The Interior Department will include “all available” federal waters in the Gulf of Mexico that have not already been leased out for for offshore oil drilling.
Interior Secretary Ryan Zinke announced Monday 73 million acres off the coast of Texas, Louisiana, Mississippi, Alabama, and Florida would be offered at a lease sale in August as part of the Interior Department’s five-year leasing plan.
“Opening more federal lands and waters to oil and gas drilling is a pillar of President Trump’s plan to make the United States energy independent,” Zinke said.
Interior finalized its current five-year offshore leasing program in January, just before Trump took office. The current plan includes 11 potential lease sales — 10 in the Gulf of Mexico and one in Alaska’s Cook Inlet.
The Obama administration, however, did not include any leases sales in most of the Arctic Ocean and all of the Atlantic Ocean. The administration initially considered offshore drilling in those areas, but decided not to on the urging of environment groups.
For now, it seems like the Trump administration will stick with current policies. that could possibly change one Secretary Zinke gets all his appointees in place. The Senate confirmed Zinke last week, and it’s unclear when they will hold confirmation hearings for other high-level Interior positions.
“The Gulf is a vital part of that strategy to spur economic opportunities for industry, states, and local communities, to create jobs and home-grown energy and to reduce our dependence on foreign oil,” Zinke said.
Zinke’s announcement came the same day as President Donald Trump congratulated ExxonMobil on its $20 billion investments in Gulf Coast states to boost its petrochemical refining operations. Exxon started making big investments in the region in 2013 and continue until 2022.
Exxon says its investment is creating more than 45,000 construction and manufacturing jobs with salaries ranging from $75,000 to $125,000. Exxon CEO Darren Woods said Trump’s agenda of deregulation”enhanced” his company’s investments.
Shortly before leaving office, President Barack Obama locked up even more offshore areas from drilling, issuing an executive order in December making 31 canyons in the Atlantic off limits to drilling. The order took 3.8 million acres of the Atlantic ocean out of play for drillers.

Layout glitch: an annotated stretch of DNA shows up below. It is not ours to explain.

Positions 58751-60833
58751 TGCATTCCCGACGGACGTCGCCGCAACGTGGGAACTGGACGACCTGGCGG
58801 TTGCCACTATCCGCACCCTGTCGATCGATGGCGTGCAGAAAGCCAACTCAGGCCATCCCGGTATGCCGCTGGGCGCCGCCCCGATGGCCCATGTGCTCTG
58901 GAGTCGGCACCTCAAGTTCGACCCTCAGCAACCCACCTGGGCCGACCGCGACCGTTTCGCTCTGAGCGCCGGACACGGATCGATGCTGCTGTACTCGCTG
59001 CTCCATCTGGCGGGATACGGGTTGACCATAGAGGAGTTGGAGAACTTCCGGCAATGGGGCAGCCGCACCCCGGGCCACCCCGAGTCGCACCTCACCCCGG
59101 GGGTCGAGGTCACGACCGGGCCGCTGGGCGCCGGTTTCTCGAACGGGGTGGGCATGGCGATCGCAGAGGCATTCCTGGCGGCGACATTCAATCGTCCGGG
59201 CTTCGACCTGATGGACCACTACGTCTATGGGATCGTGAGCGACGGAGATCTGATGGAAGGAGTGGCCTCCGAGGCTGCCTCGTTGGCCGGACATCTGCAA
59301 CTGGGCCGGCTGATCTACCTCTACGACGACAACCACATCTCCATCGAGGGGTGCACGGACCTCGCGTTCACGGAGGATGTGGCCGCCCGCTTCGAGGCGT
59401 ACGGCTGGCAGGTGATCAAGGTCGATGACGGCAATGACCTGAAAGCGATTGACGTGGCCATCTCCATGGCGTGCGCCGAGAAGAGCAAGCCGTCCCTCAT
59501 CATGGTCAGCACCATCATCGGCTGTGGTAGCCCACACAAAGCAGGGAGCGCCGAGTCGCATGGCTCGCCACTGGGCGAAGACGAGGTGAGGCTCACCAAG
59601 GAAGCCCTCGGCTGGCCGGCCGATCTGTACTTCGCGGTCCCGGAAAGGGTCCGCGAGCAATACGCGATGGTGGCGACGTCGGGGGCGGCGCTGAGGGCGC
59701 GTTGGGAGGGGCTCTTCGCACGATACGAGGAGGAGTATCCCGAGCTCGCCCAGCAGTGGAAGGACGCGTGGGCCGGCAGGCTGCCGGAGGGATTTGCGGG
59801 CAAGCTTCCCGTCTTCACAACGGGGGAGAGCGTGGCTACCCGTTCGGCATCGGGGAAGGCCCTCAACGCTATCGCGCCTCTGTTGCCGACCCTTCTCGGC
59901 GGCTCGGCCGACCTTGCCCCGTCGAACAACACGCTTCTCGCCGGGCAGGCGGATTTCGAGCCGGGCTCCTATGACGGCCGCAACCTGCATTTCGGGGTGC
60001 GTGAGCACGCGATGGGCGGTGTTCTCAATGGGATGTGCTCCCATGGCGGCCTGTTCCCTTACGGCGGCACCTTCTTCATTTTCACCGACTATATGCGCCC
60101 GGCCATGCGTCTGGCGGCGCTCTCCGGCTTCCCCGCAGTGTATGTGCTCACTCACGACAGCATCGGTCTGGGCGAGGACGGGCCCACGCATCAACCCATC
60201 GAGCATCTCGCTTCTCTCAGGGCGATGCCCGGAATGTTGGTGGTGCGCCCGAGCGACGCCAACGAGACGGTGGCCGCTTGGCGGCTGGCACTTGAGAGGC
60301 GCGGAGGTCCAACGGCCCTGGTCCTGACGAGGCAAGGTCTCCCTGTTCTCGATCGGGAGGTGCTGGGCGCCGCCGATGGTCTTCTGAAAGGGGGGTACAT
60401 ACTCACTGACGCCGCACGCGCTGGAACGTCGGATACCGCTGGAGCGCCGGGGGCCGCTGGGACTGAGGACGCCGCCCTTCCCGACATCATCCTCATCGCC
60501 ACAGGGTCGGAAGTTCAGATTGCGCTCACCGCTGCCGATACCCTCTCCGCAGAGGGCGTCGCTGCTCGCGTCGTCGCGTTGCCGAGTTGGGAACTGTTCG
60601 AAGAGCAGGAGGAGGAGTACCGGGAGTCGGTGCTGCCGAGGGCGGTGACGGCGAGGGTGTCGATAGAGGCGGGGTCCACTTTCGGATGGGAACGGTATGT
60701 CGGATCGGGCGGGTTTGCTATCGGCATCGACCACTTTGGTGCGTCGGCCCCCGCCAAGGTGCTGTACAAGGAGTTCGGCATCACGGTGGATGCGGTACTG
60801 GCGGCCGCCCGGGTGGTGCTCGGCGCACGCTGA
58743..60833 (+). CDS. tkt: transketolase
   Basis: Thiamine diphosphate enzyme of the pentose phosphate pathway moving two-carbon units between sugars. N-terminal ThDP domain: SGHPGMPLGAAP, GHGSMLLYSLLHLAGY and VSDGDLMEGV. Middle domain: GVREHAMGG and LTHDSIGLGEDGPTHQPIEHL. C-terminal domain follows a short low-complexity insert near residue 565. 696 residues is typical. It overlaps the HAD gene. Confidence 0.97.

In that same order, Obama designated “the vast majority of U.S. waters in the Chukchi and Beaufort Seas as indefinitely off limits to offshore oil and gas leasing.”
Environmentalists supported keeping Arctic and Atlantic waters off limits to drilling. Activists say it’s necessary to protect marine life and slow global warming.
Trump, on the other hand, promised to boost U.S. energy production through opening more federal lands and waters for exploration and eliminating regulations. That includes rolling back Obama-era policies blocking offshore drilling.
“This is exactly the kind of investment, economic development and job creation that will help put Americans back to work,” Trump said of Exxon’s investments announced Monday.
“Many of the products that will be manufactured here in the United States by American workers will be exported to other countries, improving our balance of trade,” Trump said. “This is a true American success story. In addition, the jobs created are paying on average $100,000 per year.”
U.S. Arctic water are estimated to hold 27 billion barrels of oil and 132 trillion cubic feet of natural gas.
Trump could redo the Obama administration’s five-year plan to include Arctic and Atlantic ocean lease sales, or Congress can repeal the plan using the Congressional Review Act (CRA). Trump could also undo Obama’s executive order locking up offshore areas.
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